EXCLUSIVE INTERVIEW

We need to revisit recruitment rules of R&AW

Alok Joshi, former head of National Technical Research Organisation & R&AW

Alok Joshi Alok Joshi

BEING A SPY, Alok Joshi is a man of few words. Retired on September 18 as the chief of National Technical Research Organisation (NTRO), Joshi is a 1976-batch IPS officer who held the post of R&AW chief, too, from 2012 to 2014. It was under Joshi’s charge that the National Critical Information Infrastructure Protection Centre (NCIIPC) of NTRO took off in a major way in 2015, to deal with cyber security threats.

In an exclusive interview with THE WEEK, one day prior to his retirement, Joshi talked about the need for strengthening cyber surveillance techniques, the need for greater synergy between external and internal intelligence agencies and a lot more. Edited excerpts:

What are some of the challenges faced by intelligence agencies today?

In our immediate neighbourhood, China is using technical intelligence to gather strategic information for promoting its own strategic interests. Pakistan, on the other hand, is looking to gather tactical information. They are always scouting for information about field formations, troop movements and so on, because they are engaging us on the ground. Pakistani agencies are employing different ways and means to glean this information from us. To counter these threats, there needs to be greater synergy among various organisations, which can be best accomplished by having officers embedded in operational teams of different agencies. For example, Intelligence Bureau officers in R&AW and vice versa, as per requirements of a situation. This would also keep expectations from each other at a realistic level.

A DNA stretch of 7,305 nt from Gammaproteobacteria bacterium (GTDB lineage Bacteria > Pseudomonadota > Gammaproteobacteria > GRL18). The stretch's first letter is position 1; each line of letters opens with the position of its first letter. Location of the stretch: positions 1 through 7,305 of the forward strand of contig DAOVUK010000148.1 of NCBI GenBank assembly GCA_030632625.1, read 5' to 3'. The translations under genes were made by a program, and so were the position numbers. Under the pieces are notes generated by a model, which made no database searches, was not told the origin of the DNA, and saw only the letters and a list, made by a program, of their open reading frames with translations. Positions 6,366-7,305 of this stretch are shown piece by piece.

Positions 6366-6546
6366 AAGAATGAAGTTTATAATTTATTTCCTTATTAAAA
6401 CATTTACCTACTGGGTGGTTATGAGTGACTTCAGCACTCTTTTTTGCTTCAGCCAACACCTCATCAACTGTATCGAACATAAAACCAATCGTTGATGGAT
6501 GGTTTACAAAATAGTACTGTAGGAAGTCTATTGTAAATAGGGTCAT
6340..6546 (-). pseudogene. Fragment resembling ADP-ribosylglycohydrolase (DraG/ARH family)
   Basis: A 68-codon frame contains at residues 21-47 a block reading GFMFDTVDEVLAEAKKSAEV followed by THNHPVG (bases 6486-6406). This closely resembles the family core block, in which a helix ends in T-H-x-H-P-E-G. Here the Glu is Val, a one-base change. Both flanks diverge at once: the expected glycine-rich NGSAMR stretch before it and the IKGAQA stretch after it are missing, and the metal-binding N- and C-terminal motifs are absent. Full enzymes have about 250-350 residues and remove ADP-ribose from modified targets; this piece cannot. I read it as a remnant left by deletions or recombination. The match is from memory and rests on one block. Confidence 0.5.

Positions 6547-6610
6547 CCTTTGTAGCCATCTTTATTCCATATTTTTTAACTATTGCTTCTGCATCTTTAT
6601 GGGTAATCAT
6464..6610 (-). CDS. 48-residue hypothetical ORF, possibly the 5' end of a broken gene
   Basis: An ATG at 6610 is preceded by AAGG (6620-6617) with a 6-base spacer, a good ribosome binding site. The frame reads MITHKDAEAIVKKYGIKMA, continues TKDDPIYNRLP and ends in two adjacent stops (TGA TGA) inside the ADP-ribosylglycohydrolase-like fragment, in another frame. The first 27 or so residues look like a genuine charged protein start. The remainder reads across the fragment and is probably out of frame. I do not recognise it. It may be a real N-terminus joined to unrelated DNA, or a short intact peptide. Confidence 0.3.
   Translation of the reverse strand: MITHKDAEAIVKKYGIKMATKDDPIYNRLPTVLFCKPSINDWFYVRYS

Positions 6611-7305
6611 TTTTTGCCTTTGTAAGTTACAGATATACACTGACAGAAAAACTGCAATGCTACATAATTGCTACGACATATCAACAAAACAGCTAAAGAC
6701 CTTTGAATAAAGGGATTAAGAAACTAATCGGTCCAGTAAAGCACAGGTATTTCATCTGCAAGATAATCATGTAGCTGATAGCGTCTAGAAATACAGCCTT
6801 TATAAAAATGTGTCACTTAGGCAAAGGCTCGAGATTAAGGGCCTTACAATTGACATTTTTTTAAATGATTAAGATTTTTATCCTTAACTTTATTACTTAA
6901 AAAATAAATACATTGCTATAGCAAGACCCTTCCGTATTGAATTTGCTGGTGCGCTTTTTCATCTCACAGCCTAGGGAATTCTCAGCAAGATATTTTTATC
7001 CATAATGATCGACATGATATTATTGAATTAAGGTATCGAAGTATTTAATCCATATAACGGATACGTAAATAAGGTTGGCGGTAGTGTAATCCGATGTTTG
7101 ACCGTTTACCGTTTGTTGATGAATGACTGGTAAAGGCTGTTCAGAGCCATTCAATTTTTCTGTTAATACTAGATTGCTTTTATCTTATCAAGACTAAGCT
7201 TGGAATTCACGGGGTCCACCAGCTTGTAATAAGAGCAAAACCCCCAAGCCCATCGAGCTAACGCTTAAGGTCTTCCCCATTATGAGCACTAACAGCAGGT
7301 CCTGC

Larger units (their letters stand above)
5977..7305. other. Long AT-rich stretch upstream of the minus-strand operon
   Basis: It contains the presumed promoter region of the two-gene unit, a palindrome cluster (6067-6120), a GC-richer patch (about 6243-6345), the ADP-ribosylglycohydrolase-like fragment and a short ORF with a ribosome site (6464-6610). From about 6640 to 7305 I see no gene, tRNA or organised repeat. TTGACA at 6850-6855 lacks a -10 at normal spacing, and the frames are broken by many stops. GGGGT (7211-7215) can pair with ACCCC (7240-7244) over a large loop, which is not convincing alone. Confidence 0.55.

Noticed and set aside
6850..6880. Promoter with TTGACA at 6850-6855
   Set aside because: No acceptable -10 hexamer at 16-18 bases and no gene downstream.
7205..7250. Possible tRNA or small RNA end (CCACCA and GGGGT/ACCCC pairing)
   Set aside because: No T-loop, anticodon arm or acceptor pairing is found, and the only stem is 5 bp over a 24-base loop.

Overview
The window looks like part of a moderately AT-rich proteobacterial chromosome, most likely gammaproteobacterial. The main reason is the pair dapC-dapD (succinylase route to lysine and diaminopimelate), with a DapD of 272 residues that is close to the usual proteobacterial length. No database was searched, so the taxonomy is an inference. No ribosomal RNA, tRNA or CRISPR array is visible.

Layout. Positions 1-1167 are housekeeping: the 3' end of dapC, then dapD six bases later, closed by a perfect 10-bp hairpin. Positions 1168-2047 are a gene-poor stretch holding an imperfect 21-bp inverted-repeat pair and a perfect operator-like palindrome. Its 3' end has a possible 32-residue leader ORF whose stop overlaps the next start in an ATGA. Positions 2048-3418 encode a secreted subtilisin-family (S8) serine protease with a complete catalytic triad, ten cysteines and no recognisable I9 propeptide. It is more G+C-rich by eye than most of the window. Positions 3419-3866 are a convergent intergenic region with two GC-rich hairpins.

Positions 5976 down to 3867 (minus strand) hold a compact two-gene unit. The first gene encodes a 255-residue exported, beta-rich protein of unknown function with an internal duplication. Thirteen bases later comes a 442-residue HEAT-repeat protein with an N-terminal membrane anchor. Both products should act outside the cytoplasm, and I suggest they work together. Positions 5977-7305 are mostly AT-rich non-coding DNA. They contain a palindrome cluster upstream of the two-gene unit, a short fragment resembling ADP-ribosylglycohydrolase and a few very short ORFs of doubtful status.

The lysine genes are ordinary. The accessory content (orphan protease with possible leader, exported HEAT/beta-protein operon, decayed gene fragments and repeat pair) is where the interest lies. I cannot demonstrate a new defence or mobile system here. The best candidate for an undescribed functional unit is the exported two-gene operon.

China is using technical intelligence to gather strategic information for promoting its own strategic interests. Pakistan, on the other hand, is looking to gather tactical information.... To counter these threats, there needs to be greater synergy among various organisations.

Another area we definitely need to work upon are cyber security issues. Today we have the national cyber security coordinator who is helping in bringing greater coordination at the agency level, but still there is a lot of room for developing greater synergy.

You have served as R&AW chief before heading the NTRO. How well are these agencies equipped to tackle threats from social media?

Operationally, we have become much more savvy. Also, because we are facing immediate threats from terror organisations like Islamic State—which is exploiting the cyber space to recruit vulnerable youth—we have also made ourselves technologically savvy to counter this.

There are also processes within the security organisations to study the cyber behaviour of their personnel on social media. There are desks or cells within the intelligence agencies which keep a close tab on such activities. R&AW comes into play when any person within the government is in touch with persons outside the country.

What are the latest technological interventions that have been made by the NTRO?

The NTRO has set up a Centre for Artificial Intelligence to focus on developing AI-based solutions to detect anomalies in the behaviour of not only networks with reference to critical information infrastructure, but also of those using cyberspace for communication in sensitive sectors.

Recently, there was a criticism about the NTRO making expensive purchases of equipment that were not really required. Your comments.